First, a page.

In the United States Court of Appeals For the Seventh Circuit ____________________ No. 20-1092 UNITED STATES OF AMERICA, Plaintiff-Appellee, v. JEREMY W. STROBEL, Defendant-Appellant. ____________________ Appeal from the United States District Court for the Western District of Wisconsin. No. 3:19-cr-00074 — James D. Peterson, Chief Judge. ____________________ ARGUED NOVEMBER 4, 2020 — DECIDED FEBRUARY 12, 2021 ____________________ Before EASTERBROOK, RIPPLE, and ROVNER, Circuit Judges. RIPPLE, Circuit Judge. Jeremy Strobel pleaded guilty to unlawful possession of a firearm. At his subsequent sentencing hearing, he raised no objections to the conditions of supervised release proposed in the presentence report and waived a full reading of those conditions. The district court nevertheless discussed some aspects of the conditions with Mr. Strobel. It then imposed explicitly the term of supervised release but neglected to impose explicitly the condi- 2 No. 20-1092 tions of supervised release. A short time after the hearing, the district court issued its written judgment, which included all the conditions of supervised release recommended by the presentence report. Now, in an effort to permit the district court to revisit an unrelated aspect of his sentence, Mr. Strobel submits that the district court’s failure to impose explicitly the conditions of supervised release during the sentencing hearing renders the written judgment inconsistent with the court’s earlier oral pronouncement. That error, Mr. Strobel continues, requires the vacation of his sentence and permits a remand for a complete resentencing. We see no impermissible inconsistency between the district court’s oral pronouncement and its written judgment. We accordingly affirm Mr. Strobel’s sentence. I BACKGROUND In September 2018, local law enforcement officers in Ashland, Wisconsin, found Mr. Strobel passed out in his car on the side of the road. A subsequent search of Mr. Strobel’s vehicle uncovered methamphetamine, and, consequently, resulted in state drug charges. In April 2019, Ashland police again found Mr. Strobel passed out in his car, this time in a Wal-Mart parking lot. A search of his car uncovered a firearm, in addition to marijuana and paraphernalia. At the time of this 2019 incident, Mr. Strobel was out on bail from his 2018 arrest. The Ashland County District Attorney’s Office therefore charged him with bail jumping, as well as marijuana possession. No. 20-1092 3 Before Mr. Strobel could resolve his state charges, a federal grand jury in the Western District of Wisconsin returned a one-count indictment against him. The federal indictment charged Mr. Strobel with violating 18 U.S.C. § 922(g)(1), the federal felon in possession of a firearm statute. In September 2019, Mr. Strobel pleaded guilty in the district court to the single § 922(g)(1) charge. A month later, Mr. Strobel reached a global resolution of the state charges against him that provided for a term of six years’ imprisonment and for six years’ supervised release. In preparation for Mr. Strobel’s federal sentencing hearing, the Probation Office prepared a Presentence Report (“PSR”). The Government and Mr. Strobel both objected to a part of the base offense level calculation, an issue immaterial to this appeal. Mr. Strobel also objected to a part of his criminal history calculation, also immaterial here. The Probation Office therefore filed a revised PSR, which we will refer to as the PSR, for simplicity. As part of the PSR, the Probation Office proposed a supervision plan that included three mandatory, twelve standard, and three special conditions of supervised release, as well as justifications for the standard and special conditions.1 Neither Mr. Strobel nor the Government objected to any of the proposed conditions of supervised release.2 At Mr. Strobel’s federal sentencing hearing, which took place after he was sentenced in state court, the district court calculated his advisory guidelines range as 30 to 37 months’ 1 R.21 at 32–36. 2 R.22. 4 No. 20-1092 imprisonment. The main issue at the hearing was whether to run Mr. Strobel’s federal sentence concurrent or consecutive to his six-year state sentence. After hearing from counsel and Mr. Strobel, the district court imposed a below-guidelines sentence of one year and one day, to run consecutive with Mr. Strobel’s state sentence. The district court then, after noting the lack of objections to the term of supervised release recommended in the PSR, imposed a term of three years’ supervised release. The district court turned next to the conditions of Mr. Strobel’s supervised release. Observing that neither party had objected to the conditions included in the PSR, the district court asked defense counsel whether he had “any concerns with th[e] conditions.”3 Defense counsel stated that he did not have any concerns. The district court then asked defense counsel whether he “[w]ould … like [the court] to read [the conditions].”4 Defense counsel responded: “No, sir.”5 Once the district court confirmed with defense counsel that no further justification for the conditions was necessary, the court addressed Mr. Strobel directly. The court assured Mr. Strobel that, if needed, it could adjust his conditions of supervised release by motion during his period of supervision.6 The court also noted the mandatory drug testing con3 Sent. Tr. at 29. 4 Id. 5 Id. 6 Id. at 30. No. 20-1092 5 dition included in Mr. Strobel’s PSR. The court, however, never imposed explicitly the conditions of supervised release proposed in the PSR. The court then concluded Mr. Strobel’s sentencing hearing by summarizing the sentence, imposing the mandatory $100 special assessment, waiving a fine, and informing Mr. Strobel of his appellate rights. When asked if there was “anything else [the court] need[ed] to address,” both defense counsel and Government counsel answered that there was not.7 After the district court concluded the sentencing hearing, it issued a written judgment that included the fifteen standard and special conditions “that ha[d] been adopted by th[e] court.”8 Those conditions, in turn, matched the ones included in Mr. Strobel’s PSR. Also included in the judgment were the three mandatory conditions included in the PSR and one mandatory condition that was not. The new condition provided: “If this judgment imposes a fine or a restitution obligation,” then Mr. Strobel would be subject to a payment schedule.9 Because the district court did not impose any fine, and restitution was inapplicable, the new mandatory condition had no bearing on Mr. Strobel. After his federal sentencing hearing, Mr. Strobel learned that because his federal sentence was consecutive to his state sentence, it operated as a detainer while he served his state 7 Id. at 32. 8 R.30 at 3. 9 Id. 6 No. 20-1092 sentence. As a result, Mr. Strobel cannot take advantage of certain programs offered in the Wisconsin state correctional system that would reduce significantly his period of state incarceration. Had the district court imposed the federal sentence concurrent to Mr. Strobel’s state sentence, he would be eligible for release earlier than he is now because his federal sentence is consecutive. Mr. Strobel timely filed this appeal seeking a resentencing. He does not, however, directly challenge the district court’s decision to impose a consecutive sentence. Instead, he submits that because the district court never imposed explicitly any conditions of supervised release, its subsequent written judgment is inconsistent with its oral pronouncement of sentence. This inconsistency, Mr. Strobel contends, requires the vacation of his sentence and a remand for resentencing. Mr. Strobel asks us to structure the mandate to permit the district court to reconsider its decision to run his federal sentence consecutive to his state sentence. II DISCUSSION The general principles governing our resolution of this case are well-established. ‘‘If an inconsistency exists between an oral and the later written sentence, the sentence pronounced from the bench controls.” United States v. Alburay, 415 F.3d 782, 788 (7th Cir. 2005) (quoting United States v. Bonanno, 146 F.3d 502, 511 (7th Cir. 1998)). But when there is no inconsistency, there is no need for us to upset the district court’s sentence. We review de novo alleged claims that there is an inconsistency between a district court’s oral pro- No. 20-1092 7 nouncement of sentence and its written judgment.10 See United States v. Fisher, 943 F.3d 809, 816 (7th Cir. 2019). A. In United States v. Kappes, 782 F.3d 828, 838 (7th Cir. 2015), we outlined “four general principles sentencing judges should consider when imposing conditions of supervised release.” First, we noted the importance of advance notice to the defendant of the conditions under consideration. Id. Second, we stated that judges “need to justify the conditions and the length of the term at sentencing by an adequate statement of reasons, reasonably related to the applicable § 3553(a) factors.” Id. at 839. Third, we highlighted the “goal of imposing only specific, appropriately-tailored conditions.” Id. Finally, we emphasized “the requirement [that judges] orally pronounce all conditions, with the written judgment only clarifying the oral pronouncement in a manner that is not inconsistent with an unambiguous oral provision.” Id. Mr. Strobel’s challenge implicates the fourth principle; he does not suggest that he lacked advance notice of the conditions, nor does he contend that the conditions are overbroad or imposed without justification. The oral pronouncement rule we outlined in Kappes prevents the sentencing court from imposing a condition of supervised release without affording the defendant a chance to object. See United States v. Bloch, 825 F.3d 862, 871–72 (7th Cir. 2016). A defendant can waive this oral pronouncement rule. See id. at 872. Indeed, when the defendant has an opportuni10 The district court exercised its jurisdiction under 18 U.S.C. § 3231. We exercise ours under 28 U.S.C. § 1291 and 18 U.S.C. § 3742. 8 No. 20-1092 ty to review with counsel the proposed conditions of release and the justifications for them before the sentencing hearing, there is often little point in insisting on a full recitation of the conditions at the hearing. Id. at 872–73. In such a situation, and with a defendant’s knowing and intelligent waiver, the sentencing court can incorporate by reference the conditions previously reviewed by the defendant at the sentencing hearing. A defendant’s earlier review satisfies the principles we articulated in Kappes. Id. The court’s subsequent written judgment, then, only needs to match the conditions it orally incorporated by reference during the sentencing hearing. See id. Proceeding in this fashion does no violence to the basic rule that if a written judgment is inconsistent with the court’s oral pronouncement of sentence, the oral pronouncement controls, and the written judgment “should be amended to reflect the oral sentence.” Fisher, 943 F.3d at 816 (citing Bonanno, 146 F.3d at 511). As we pointed out explicitly in Fisher, not every difference between a written judgment and an oral pronouncement presents an inconsistency. Id. When the oral pronouncement of a condition of supervised release is ambiguous or broad, the written judgment sometimes can clarify the oral pronouncement.11 Id. But when the 11 Our cases exemplify the principle that not every difference is an inconsistency. In United States v. Baker, 755 F.3d 515, 522 (7th Cir. 2014), the district court’s oral pronouncement required that the defendant make certain payments “as directed.” The subsequent written judgment specified who could direct payments. Id. On appeal, we observed that the written order simply clarified the oral pronouncement; the two were not inconsistent. Id. at 528 n.2. Likewise, in United States v. Fisher, 943 F.3d 809, 816–17 (7th Cir. 2019), the district court’s oral pronouncement in(continued … ) No. 20-1092 9 written judgment includes new conditions or conditions that are irreconcilable with the district court’s unambiguous oral pronouncement, then we must vacate the written judgment.12 Mr. Strobel’s submission is simple: the district court never imposed explicitly any conditions of supervised release during oral pronouncement, so all the conditions included in the written judgment are inconsistent with the oral pronouncement. Therefore, Mr. Strobel argues, we should vacate his sentence and remand for the district court to resentence him. And, if we are going to order resentencing based on the conflicting conditions, Mr. Strobel asks us also to al- ( … continued) cluded a condition prohibiting the use of “psychoactive substances.” In its written order, the district court included a parenthetical after the term “psychoactive substances,” listing examples of such substances. Id. As in Baker, we said that the list of examples, although not included in the oral pronouncement, simply clarified an ambiguous term used in the oral pronouncement. Id. 12 Our case law provides several examples of inconsistent written judgments. In United States v. Johnson, 765 F.3d 702, 710–11 (7th Cir. 2014), the district court unambiguously imposed several standard conditions during its oral pronouncement of sentence. When it issued the written judgment, however, the district court included several additional standard conditions that it had not included in its oral pronouncement. Id. at 711. Because those additional standard conditions appeared for the first time in the written judgment, we vacated the written judgment and ordered a limited remand. Id. Along the same lines, in United States v. Alburay, 415 F.3d 782, 788 (7th Cir. 2005), we vacated a written judgment that imposed “immediate deportation,” because that aspect of the written judgment was nowhere to be found in the district court’s unambiguous oral pronouncement. 10 No. 20-1092 low the district court to reconsider its decision to run his federal sentence consecutive to his state sentence. A review of the entire sentencing transcript assures us that the district court upheld the principles we set out in Kappes and Bloch. First, the district court explicitly imposed the three-year term of supervised release, which we presume would come with conditions attached. Second, the district court asked whether either party had objections to the conditions listed and justified in the PSR; neither raised any objections. Third, the district court asked whether Mr. Strobel wanted a full recitation of the conditions; Mr. Strobel declined. Fourth, the district court discussed the drug testing condition with Mr. Strobel and assured him that the court could amend the conditions of supervised release down the line, if appropriate. Finally, at the end of the hearing, the district court asked if there was anything else it needed to cover; both parties said there was not. The written judgment confirms our reading of the sentencing transcript, because the judgment references the conditions of supervised release that the court “adopted” at the hearing.13 B. We are left, then, with one situation to address—the condition related to paying a fine and restitution. This condition appears in the written judgment, but not the PSR. As we noted earlier, the general rule is that a written judgment cannot add new conditions to what was included in the court’s oral pronouncement. Our decision in United States v. Anstice, 930 F.3d 907 (7th Cir. 2019), provides, however, an 13 R.30 at 3. No. 20-1092 11 exception relevant to Mr. Strobel’s case. In Anstice, the district court failed to mention five conditions during its oral pronouncement that it later included in its written judgment. Id. at 908. On appeal, we noted that three of the omitted conditions were mandatory—in other words, conditions required by statute—and two were discretionary. Id. at 909–10. We held that the district court’s failure to mention the mandatory conditions during its oral pronouncement did not impact their applicability to the defendant. Id. at 909. Because a statute made those conditions mandatory, the sentencing court “had no discretion regarding whether to impose them.” Id. They applied because Congress said so. The discretionary conditions were another matter.14 Id. at 909–10. Because the decision whether to impose those conditions is left to the sentencing court’s discretion, their inclusion in the written order impermissibly conflicted with their absence during oral pronouncement. See id. at 910. We therefore vacated the conflicting discretionary conditions included in the written judgment and remanded to allow the district court a chance to reconsider those conditions. Id. In Mr. Strobel’s case, the single condition in the written judgment that did not appear in the PSR reads: If this judgment imposes a fine or a restitution obligation, it shall be 14 The two discretionary conditions included in the written judgement but omitted during oral pronouncement were that the defendant (1) report to the probation office within seventy-two hours of release from prison, and (2) not possess a firearm. United States v. Anstice, 930 F.3d 907, 909–10 (7th Cir. 2019). 12 No. 20-1092 a condition of supervised release that defendant pay any such fine or restitution that remains unpaid at the commencement of the term of supervised release in accordance with the Schedule of Payments set forth in the Financial Penalties sheet of this judgment.15 Since that condition is in the written judgment but was not part of the oral pronouncement, it is inconsistent with the district court’s oral pronouncement (which adopted the PSR’s proposed conditions of supervised release). Mr. Strobel concedes, correctly, that the portion of the condition regarding restitution payment is mandatory.16 Under 18 U.S.C. § 3583(d), individuals on supervised release who are subject to restitution orders must make payments in accordance with 18 U.S.C. §§ 3663 and 3663A, the statutory restitution scheme. In the Sentencing Guidelines’ provision on conditions of supervised release, the Sentencing Commission included a similar mandatory condition. See U.S.S.G. § 5D1.3(a)(6) (citing 18 U.S.C. § 3572(d)). Under our decision in Anstice, therefore, the restitution condition presents no reason for resentencing. Mr. Strobel suggests, however, that the portion of the condition involving fine payment is not mandatory. He points out that § 3583(d) does not mention fines in the same 15 R.30 at 3. 16 See Appellant’s Reply Br. 5. No. 20-1092 13 way that it mentions restitution. In his view, although the Sentencing Commission included in the Guidelines a mandatory condition regarding fines that is consistent with the one at issue here,17 that condition cannot be considered mandatory because it lacks specific statutory authorization. We need not resolve this issue today. Even if the portion of the condition that relates to fines is not mandatory, it is still not inconsistent with the court’s oral pronouncement under the circumstances of this case. In Anstice, the discretionary conditions that appeared for the first time in the written judgment required that the defendant report to probation within a certain time after release from prison and refrain from possessing a firearm. 930 F.3d at 909–10. Thus, the 17 See U.S.S.G. § 5D1.3(a)(5) (“If a fine is imposed and has not been paid upon release to supervised release, the defendant shall adhere to an installment schedule to pay that fine (see 18 U.S.C. § 3624(e)).”). In relevant part, the statute referenced in the Sentencing Guidelines’ mandatory condition reads: Upon the release of a prisoner by the Bureau of Prisons to supervised release, the Bureau of Prisons shall notify such prisoner, verbally and in writing, of the requirement that the prisoner adhere to an installment schedule, not to exceed 2 years except in special circumstances, to pay for any fine imposed for the offense committed by such prisoner, and of the consequences of failure to pay such fines under sections 3611 through 3614 of [Title 18]. 18 U.S.C. § 3624(e). 14 No. 20-1092 two conditions at issue in Anstice placed actual legal obligations on the defendant. Mr. Strobel’s situation is meaningfully different. During Mr. Strobel’s sentencing hearing, the district court imposed explicitly “no fine.”18 Because the fine-related portion of the condition at issue is dependent on the imposition of a fine—“[i]f this judgment imposes a fine”—it does not conflict with the district court’s oral pronouncement of Mr. Strobel’s sentence.19 Put another way, the condition’s discussion of how and when to pay a fine is a nullity since there is no fine for Mr. Strobel to pay. Thus, we have no reason to require the district court to resentence Mr. Strobel on account of that condition. Conclusion To be sure, we expect district courts to impose explicitly conditions of supervised release during oral pronouncement of sentence. Yet we recognize, too, that by their very nature, spoken judgments are more prone to error or omission than written judgments. In past cases where we vacated a sentence due to inconsistency between oral pronouncement and the written judgment, we have not demanded formalism for formalism’s sake. Instead, we have ordered remand only when necessary to preserve the principles of notice and opportunity to object. 18 Sent. Tr. at 31; see also R.30 at 5 (written judgment stating that “[t]he defendant does not have the means to pay a fine under [U.S.S.G.] § 5E1.2(c) without impairing his ability to support himself upon release from custody so I will impose no fine.”). 19 R.30 at 3. No. 20-1092 15 Nothing in this case offended those bedrock principles. Mr. Strobel had ample notice and had no objection at sentencing (and has no objection now) to any of the conditions of supervised release. When we read the sentencing hearing transcript as a whole, it is clear that the district court imposed the conditions of supervised release included in Mr. Strobel’s PSR. Because the district court’s written judgment does not impermissibly conflict with those conditions, there is no basis for us to order resentencing. Accordingly, we affirm Mr. Strobel’s sentence. AFFIRMED 16 No. 20-1092 ROVNER, Circuit Judge, dissenting. The district court made a straightforward mistake and there is a straightforward, if inconvenient, solution: vacate the judgment and remand for a new sentencing hearing at which the court can declare its decision with respect to the conditions of supervised release. A defendant has a right to oral pronouncement of the sentence, including any conditions of supervised release that the court intends to impose. See United States v. Sanchez, 814 F.3d 844, 847 (7th Cir. 2016); United States v. Kappes, 782 F.3d 828, 862 (7th Cir. 2015); 18 U.S.C. § 3553(c). I agree with my colleagues that Strobel had notice of the proposed conditions, made no objection to those conditions, and waived the reading of the conditions in court. He did not waive his right to oral pronouncement of the sentence. One can infer from the record that the court meant to adopt the conditions as proposed and justified in the pre-sentence report, and it would have been su cient had the court simply voiced that intent. See United States v. Anglin, 846 F.3d 954, 968-69 (7th Cir.), cert. granted & j. vacated on other grounds, 138 S. Ct. 126 (2017). It did not. When the time came to announce a decision as to conditions of supervised release, the court said nothing. The result is that the written judgment conflicts with the sentence as announced at the sentencing hearing. Under these circumstances, the oral pronouncement of the sentence controls. E.g., Sanchez, 814 F.3d at 847-48. I appreciate my colleagues’ e ort to avoid the burdens of a remand by marshaling the five factors suggesting that Strobel was not prejudiced by the court’s omission. Ante at 10. The problem, as I see it, is that our e ort to excuse the omission in this case invites future litigation over whether similar omissions can be overlooked based on the facts of each case and their similarity to or divergence from the facts presented here. On an elemental aspect of No. 20-1092 17 sentencing, a bright-line rule, strictly enforced, strikes me as the better approach. I would remand for re-sentencing and leave it to the district judge’s discretion whether, as Strobel asks, to use the occasion to re-visit the separate question of whether the federal sentence should run consecutively to the state sentence. I respectfully dissent.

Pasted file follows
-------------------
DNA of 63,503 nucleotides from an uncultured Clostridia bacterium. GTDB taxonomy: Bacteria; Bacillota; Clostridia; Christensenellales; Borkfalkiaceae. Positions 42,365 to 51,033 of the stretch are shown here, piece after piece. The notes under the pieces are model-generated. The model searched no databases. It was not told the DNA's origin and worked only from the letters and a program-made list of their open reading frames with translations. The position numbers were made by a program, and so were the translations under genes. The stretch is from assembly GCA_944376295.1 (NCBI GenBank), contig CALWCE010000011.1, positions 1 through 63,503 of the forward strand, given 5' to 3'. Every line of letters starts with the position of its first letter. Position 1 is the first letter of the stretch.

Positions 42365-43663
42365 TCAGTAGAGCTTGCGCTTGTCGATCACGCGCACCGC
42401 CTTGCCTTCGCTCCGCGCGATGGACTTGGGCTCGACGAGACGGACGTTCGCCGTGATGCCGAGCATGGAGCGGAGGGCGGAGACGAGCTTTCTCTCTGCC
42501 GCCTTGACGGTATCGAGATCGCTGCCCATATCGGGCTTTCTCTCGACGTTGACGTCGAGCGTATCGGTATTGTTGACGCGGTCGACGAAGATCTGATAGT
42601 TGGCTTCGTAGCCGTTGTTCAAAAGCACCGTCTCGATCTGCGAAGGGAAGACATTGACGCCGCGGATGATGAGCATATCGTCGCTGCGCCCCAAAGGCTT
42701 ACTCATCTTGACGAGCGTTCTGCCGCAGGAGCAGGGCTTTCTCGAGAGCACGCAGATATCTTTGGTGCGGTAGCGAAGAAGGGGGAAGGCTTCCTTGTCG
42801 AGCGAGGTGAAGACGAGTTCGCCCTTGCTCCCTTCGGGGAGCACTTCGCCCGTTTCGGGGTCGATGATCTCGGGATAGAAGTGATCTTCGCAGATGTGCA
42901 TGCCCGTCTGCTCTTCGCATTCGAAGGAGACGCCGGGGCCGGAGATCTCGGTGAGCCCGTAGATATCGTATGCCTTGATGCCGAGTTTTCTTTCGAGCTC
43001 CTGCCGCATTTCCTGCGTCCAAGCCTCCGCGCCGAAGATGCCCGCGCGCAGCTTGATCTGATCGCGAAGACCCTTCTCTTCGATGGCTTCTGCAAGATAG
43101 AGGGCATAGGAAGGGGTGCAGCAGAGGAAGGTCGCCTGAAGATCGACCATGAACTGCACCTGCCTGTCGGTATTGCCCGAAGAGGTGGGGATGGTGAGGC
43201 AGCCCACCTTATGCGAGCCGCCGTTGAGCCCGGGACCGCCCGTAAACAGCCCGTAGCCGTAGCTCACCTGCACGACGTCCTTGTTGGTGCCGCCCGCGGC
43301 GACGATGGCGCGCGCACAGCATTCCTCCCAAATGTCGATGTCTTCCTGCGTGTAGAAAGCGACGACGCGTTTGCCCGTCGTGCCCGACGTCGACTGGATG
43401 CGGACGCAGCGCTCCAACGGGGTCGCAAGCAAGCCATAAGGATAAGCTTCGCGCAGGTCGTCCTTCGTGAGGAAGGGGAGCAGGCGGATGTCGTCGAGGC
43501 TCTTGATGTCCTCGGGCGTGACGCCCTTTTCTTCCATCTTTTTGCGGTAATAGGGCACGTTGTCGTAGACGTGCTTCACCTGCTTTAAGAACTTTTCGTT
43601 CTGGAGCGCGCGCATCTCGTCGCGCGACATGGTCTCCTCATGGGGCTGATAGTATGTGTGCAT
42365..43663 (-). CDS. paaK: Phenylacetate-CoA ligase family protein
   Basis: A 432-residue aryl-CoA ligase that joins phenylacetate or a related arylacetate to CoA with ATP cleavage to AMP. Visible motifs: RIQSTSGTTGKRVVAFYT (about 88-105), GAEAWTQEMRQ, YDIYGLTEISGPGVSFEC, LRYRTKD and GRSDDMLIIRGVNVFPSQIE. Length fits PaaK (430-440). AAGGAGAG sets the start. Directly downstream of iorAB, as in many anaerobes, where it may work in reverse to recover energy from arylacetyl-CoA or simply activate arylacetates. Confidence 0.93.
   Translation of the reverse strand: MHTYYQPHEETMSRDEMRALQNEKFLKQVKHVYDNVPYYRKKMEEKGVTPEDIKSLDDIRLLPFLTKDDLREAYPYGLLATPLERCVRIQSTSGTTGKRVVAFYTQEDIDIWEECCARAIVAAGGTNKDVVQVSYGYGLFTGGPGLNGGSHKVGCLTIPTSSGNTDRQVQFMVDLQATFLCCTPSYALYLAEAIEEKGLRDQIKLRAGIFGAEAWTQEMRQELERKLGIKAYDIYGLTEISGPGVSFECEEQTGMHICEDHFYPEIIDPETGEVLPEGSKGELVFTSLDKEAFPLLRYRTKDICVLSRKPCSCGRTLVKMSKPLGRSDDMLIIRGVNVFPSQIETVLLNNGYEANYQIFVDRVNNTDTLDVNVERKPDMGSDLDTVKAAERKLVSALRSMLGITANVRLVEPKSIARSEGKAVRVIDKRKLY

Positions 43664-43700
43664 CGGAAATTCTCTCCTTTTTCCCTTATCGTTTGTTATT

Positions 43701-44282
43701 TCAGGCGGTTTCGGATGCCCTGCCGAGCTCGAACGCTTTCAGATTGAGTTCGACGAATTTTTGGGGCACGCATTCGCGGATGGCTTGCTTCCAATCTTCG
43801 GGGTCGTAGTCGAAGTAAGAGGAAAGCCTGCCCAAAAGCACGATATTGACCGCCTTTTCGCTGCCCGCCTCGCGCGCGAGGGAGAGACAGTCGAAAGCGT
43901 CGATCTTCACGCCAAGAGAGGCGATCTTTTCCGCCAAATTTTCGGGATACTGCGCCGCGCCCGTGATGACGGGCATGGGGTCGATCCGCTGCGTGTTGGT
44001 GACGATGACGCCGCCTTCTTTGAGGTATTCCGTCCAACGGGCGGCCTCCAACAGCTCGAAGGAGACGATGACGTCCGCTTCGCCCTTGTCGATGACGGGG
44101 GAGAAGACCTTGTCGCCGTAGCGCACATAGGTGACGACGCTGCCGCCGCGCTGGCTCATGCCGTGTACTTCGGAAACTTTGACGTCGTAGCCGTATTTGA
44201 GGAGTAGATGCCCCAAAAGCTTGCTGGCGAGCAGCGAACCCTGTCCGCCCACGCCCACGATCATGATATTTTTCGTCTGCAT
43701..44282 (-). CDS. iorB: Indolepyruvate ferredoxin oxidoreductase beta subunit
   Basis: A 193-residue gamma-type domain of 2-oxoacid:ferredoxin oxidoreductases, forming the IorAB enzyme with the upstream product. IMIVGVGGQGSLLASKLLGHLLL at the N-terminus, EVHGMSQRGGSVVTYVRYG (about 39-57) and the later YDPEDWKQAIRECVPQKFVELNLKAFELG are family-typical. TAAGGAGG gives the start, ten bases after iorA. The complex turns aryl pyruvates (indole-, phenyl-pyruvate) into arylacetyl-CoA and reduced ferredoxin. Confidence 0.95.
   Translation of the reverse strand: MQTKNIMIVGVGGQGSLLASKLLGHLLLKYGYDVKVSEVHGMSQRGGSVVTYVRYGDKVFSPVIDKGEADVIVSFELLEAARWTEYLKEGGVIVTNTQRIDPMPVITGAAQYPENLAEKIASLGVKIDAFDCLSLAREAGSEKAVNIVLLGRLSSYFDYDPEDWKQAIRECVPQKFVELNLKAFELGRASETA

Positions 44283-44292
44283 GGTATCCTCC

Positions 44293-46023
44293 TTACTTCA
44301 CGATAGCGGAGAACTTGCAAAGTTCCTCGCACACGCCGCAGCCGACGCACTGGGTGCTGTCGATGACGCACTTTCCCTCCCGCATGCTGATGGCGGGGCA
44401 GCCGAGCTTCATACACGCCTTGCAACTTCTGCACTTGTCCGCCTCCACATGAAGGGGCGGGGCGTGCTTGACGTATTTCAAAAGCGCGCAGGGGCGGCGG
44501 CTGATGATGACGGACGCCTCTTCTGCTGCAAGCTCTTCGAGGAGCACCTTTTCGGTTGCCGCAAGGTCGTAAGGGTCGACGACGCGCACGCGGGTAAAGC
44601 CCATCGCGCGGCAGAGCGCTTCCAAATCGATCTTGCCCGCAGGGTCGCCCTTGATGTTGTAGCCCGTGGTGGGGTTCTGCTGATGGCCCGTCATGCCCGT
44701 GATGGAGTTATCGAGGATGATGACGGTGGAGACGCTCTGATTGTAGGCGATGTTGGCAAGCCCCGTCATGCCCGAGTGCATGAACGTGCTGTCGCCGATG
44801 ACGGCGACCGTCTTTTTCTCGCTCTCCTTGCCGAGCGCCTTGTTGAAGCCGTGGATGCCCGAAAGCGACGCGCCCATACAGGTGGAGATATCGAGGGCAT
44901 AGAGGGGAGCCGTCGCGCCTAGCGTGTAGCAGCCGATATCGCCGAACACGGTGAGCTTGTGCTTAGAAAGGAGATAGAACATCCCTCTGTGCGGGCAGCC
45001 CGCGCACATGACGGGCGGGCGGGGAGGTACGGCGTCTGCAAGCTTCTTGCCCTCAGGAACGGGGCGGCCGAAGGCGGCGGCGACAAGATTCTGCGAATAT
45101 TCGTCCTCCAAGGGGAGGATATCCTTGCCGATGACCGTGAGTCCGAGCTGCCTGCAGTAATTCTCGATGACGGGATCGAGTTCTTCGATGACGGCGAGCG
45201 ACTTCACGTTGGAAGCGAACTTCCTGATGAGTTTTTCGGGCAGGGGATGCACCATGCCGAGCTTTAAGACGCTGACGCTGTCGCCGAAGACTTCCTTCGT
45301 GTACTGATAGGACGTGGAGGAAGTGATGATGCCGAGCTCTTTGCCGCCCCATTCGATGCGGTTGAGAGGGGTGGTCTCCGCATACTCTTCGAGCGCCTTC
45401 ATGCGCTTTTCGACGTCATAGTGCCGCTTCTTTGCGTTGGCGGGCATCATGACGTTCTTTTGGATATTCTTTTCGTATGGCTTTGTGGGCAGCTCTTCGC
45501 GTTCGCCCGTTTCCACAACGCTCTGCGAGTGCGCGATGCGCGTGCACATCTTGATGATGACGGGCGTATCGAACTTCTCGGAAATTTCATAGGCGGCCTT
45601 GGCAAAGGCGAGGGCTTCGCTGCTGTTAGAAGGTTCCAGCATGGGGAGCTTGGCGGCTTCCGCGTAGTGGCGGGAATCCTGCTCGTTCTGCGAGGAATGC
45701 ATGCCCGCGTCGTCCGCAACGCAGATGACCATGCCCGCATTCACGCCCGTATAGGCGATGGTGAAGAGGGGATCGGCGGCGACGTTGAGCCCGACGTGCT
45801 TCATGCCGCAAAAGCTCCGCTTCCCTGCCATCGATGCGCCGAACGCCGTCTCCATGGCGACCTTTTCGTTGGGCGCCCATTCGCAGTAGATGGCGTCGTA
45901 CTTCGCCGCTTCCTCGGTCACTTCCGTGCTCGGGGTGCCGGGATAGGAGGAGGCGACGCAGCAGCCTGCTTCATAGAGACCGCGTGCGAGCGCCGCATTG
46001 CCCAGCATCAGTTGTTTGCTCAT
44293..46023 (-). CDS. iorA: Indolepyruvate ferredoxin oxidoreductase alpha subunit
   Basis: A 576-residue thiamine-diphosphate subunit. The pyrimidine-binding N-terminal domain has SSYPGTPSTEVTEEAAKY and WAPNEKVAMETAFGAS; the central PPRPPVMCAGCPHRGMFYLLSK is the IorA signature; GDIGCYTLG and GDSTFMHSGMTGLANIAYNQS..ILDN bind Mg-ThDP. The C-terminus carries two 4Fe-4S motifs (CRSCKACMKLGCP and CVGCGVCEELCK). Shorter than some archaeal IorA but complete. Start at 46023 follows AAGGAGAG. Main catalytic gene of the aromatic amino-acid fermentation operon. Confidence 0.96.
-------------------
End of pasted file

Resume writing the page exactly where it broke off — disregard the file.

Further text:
Primary Holding
The court's failure to explicitly impose conditions of supervised release in its oral pronouncement at the sentencing hearing does not require that the sentence be vacated.

Disclaimer: Justia Annotations is a forum for attorneys to summarize, comment on, and analyze case law published on our site. Justia makes no guarantees or warranties that the annotations are accurate or reflect the current state of law, and no annotation is intended to be, nor should it be construed as, legal advice. Contacting Justia or any attorney through this site, via web form, email, or otherwise, does not create an attorney-client relationship.